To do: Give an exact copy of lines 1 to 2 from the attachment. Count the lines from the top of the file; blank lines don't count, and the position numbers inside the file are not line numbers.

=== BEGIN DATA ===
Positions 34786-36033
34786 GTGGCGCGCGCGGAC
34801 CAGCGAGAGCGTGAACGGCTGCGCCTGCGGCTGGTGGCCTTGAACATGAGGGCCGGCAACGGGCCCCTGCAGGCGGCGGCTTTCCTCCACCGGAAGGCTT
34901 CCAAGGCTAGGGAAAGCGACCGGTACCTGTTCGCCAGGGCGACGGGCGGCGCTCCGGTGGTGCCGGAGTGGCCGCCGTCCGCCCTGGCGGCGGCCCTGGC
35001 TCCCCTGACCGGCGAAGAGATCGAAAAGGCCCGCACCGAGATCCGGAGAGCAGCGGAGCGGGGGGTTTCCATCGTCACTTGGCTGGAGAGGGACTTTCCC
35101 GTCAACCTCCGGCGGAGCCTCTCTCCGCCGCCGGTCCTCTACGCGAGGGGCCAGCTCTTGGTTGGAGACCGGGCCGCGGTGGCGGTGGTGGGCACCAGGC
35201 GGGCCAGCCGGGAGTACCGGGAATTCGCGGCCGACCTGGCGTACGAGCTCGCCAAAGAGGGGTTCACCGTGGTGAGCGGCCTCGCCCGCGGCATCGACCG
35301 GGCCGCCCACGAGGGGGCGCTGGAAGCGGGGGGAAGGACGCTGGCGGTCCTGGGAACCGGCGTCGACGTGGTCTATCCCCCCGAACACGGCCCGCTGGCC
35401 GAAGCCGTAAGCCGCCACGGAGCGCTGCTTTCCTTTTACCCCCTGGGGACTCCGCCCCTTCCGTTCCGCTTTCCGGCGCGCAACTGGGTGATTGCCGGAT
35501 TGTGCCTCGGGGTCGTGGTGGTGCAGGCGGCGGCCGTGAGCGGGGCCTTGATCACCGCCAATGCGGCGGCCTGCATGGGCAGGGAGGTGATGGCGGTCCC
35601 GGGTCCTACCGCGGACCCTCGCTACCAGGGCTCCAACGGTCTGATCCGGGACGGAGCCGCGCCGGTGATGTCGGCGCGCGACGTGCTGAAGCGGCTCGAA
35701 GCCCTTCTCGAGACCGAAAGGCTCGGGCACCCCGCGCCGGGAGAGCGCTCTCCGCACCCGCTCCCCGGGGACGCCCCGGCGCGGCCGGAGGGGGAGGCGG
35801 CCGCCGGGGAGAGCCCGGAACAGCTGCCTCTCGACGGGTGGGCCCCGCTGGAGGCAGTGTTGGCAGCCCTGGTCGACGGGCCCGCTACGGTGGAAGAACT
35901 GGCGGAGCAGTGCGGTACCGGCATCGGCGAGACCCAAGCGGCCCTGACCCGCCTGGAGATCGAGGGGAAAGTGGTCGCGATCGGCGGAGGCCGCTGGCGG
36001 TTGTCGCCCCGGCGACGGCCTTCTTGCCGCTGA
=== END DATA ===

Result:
Positions 34786-36033
34786 GTGGCGCGCGCGGAC